Ever since then, his bedtime routine had expanded to include a good-night to both Mrs. Stevensons. First, he would look out the window toward his favorite neighbor’s house and shout “Good-night Mrs. Stevenson!” Then he would smile at the bowl with the circulating, undulating blue fish. “Good-night Mrs. Stevenson,” he would say once again, falling against his pillow.

Shouldn’t a Betta last longer than three months?

Get up, Molly told herself. She still needed to take off her make-up, wash her face, brush her teeth. But she had nothing left for today, and she reached into the top drawer of her nightstand and retrieved a sleeping pill from a nearly empty bottle. Then she curled onto her side, closed her eyes, and waited for darkness to come.

Mrs. Stevenson continued to look worse. He became sluggish, then developed spots along his sides. Molly did more Googling at work, in the small window of time between a two year old with an ear infection and a ten year old with asthma. She looked through various fish websites and several message boards. All of them agreed: fish tuberculosis is fatal.

The information seemed reliable—and it wasn’t just from someone with the moniker BETTAS4EVAH. No treatment. Even worse, it was easily transmissible to humans if the fish or its water was handled. Molly scrolled through images of red, weeping sores on various body parts; her hands itched as she remembered changing the fishbowl water last week.

“What are you looking at Dr. M?” Molly’s medical assistant leaned across her and pointed a black-painted fingernail at the computer screen. “That looks nasty.”

Ashleei—she of the excessive vowels and poor personal space awareness—made up for her failings by her ability to give vaccinations at lightning speed and fend off irritated parents. All of Molly’s partners wanted to steal her. Over my dead body, she told them.

Molly explained briefly, then watched Ashleei’s mouth twitch as she listened. She didn’t get it. Molly clicked to the next patient’s chart. Tried not to think about Ian’s hopeful face that morning when he asked Molly to find medicine for Mrs. Stevenson.

Josh was right. Time to flush.

She made a mental note to bring home some latex gloves. Just had to figure out how to talk to Ian about it. She ignored the ache in her chest and moved on to the next patient.

The last appointment of the day was with Anna. Anna had a rare, progressive genetic disorder that was named, like most rare disorders, for the long-dead neurologists who first characterized it: Werdnig-Hoffmann. Although she had a host of specialists involved with her care, she still visited Molly regularly. If she had an ear infection, if she had an urgent issue, or even if her parents just needed to talk, they would come to Molly.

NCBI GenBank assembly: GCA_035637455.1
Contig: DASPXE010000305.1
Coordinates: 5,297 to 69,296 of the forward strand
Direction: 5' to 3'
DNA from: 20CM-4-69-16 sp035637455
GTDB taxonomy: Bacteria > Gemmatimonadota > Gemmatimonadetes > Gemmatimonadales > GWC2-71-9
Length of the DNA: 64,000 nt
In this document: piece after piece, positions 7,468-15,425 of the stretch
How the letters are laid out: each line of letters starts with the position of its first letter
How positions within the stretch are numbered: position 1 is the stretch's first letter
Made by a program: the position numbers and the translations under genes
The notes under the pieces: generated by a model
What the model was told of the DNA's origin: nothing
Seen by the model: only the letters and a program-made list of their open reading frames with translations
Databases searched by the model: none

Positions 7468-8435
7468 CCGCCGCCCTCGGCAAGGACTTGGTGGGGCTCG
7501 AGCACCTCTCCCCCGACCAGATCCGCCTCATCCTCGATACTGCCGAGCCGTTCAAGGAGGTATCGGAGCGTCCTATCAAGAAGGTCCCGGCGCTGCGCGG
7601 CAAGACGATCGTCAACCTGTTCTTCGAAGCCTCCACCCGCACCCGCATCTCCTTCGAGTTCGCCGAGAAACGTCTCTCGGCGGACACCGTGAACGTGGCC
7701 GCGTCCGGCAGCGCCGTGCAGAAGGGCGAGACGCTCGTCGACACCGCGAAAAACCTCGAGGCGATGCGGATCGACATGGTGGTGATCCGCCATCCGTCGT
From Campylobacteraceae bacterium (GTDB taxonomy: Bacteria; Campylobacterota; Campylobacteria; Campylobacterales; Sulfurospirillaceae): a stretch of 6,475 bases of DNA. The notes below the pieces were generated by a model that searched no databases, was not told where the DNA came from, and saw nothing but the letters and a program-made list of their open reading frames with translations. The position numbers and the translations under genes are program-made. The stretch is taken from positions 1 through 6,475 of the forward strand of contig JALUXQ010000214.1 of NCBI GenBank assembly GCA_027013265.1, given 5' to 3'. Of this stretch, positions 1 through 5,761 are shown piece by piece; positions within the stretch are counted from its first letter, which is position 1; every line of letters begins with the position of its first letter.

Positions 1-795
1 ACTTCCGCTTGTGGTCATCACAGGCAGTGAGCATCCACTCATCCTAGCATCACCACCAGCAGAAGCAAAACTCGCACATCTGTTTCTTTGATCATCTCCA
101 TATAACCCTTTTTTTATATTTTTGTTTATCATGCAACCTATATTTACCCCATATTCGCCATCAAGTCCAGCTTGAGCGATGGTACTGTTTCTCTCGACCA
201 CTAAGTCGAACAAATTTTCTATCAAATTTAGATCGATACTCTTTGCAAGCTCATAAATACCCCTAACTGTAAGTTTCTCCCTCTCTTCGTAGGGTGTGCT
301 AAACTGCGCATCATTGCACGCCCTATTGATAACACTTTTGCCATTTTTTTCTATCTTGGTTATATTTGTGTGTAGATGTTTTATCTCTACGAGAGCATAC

That’s what we’re here for, she always told Ashleei when she made a face at seeing Anna’s name on the schedule. That’s a pediatrician’s job.

As soon as Molly opened the door she could tell this wasn’t an ear infection or even something more urgent, like a UTI or pneumonia. Anna’s mom and dad sat close together in the brightly patterned plastic chairs, linking hands as if they were afraid of falling. Anna was sleeping in her tiny wheelchair, hands curled into fists, dark hair tied with a pink ribbon that matched her dress.

Molly set the chart and pen down before sitting on the stool. She rolled close enough that she was looking directly into their faces.

“How is Anna doing?”

Anna’s mother began to cry, silent tears spilling out onto her cheeks as her shoulders rocked. Anna’s father shook his head and rubbed his wife’s back.

“They say there’s nothing more they can do. They’re recommending hospice.” His face was gray, his shoulders slumping as if they bore a substantial load.

“And what do you think?” Molly tried to keep her voice gentle, reassuring. Professional. She had known this was coming for a long time, ever since she first received the report detailing Anna’s diagnosis. Didn’t make it any easier, though.

Anna’s mother wiped her face with the back of her hand. “I don’t think I’m ready.” She leaned her head against her husband’s shoulder, who rested his head on hers.

“No one is ever ready for this,” Molly said. She would never forget the tiny hands with the perfect translucent nails, the wispy black hair. The floppy limbs that caused the first flicker of doubt. Anna never fed well, never slept well. It had taken four long months to get a firm diagnosis. Molly would never forget that conversation, either.

Anna’s father shifted his weight in the chair. “She’s been through so much. We just want her to be comfortable. To be at peace.” He gripped his wife’s hand. “But we aren’t sure. Is this the right thing?”

They both looked at Molly. She thought: I am Anna’s doctor. She had met Anna the day she was born. Molly was the one who pronounced her absolutely perfect on that first day, wrapped her tightly in a blanket, and placed her in her mother’s arms. Molly was the one who later had to take back those words.

Molly sat with Anna and her parents for a long while that evening. They talked about Anna, about her favorite shows and stuffed animals. They talked about risks and benefits, about the burden of treatment, then about comfort and letting go. By the time they left, the office was quiet and dark. Ashleei had already called Ian’s babysitter to let her know that Molly would be late. Molly fought the urge to apologize—she didn't do this very often.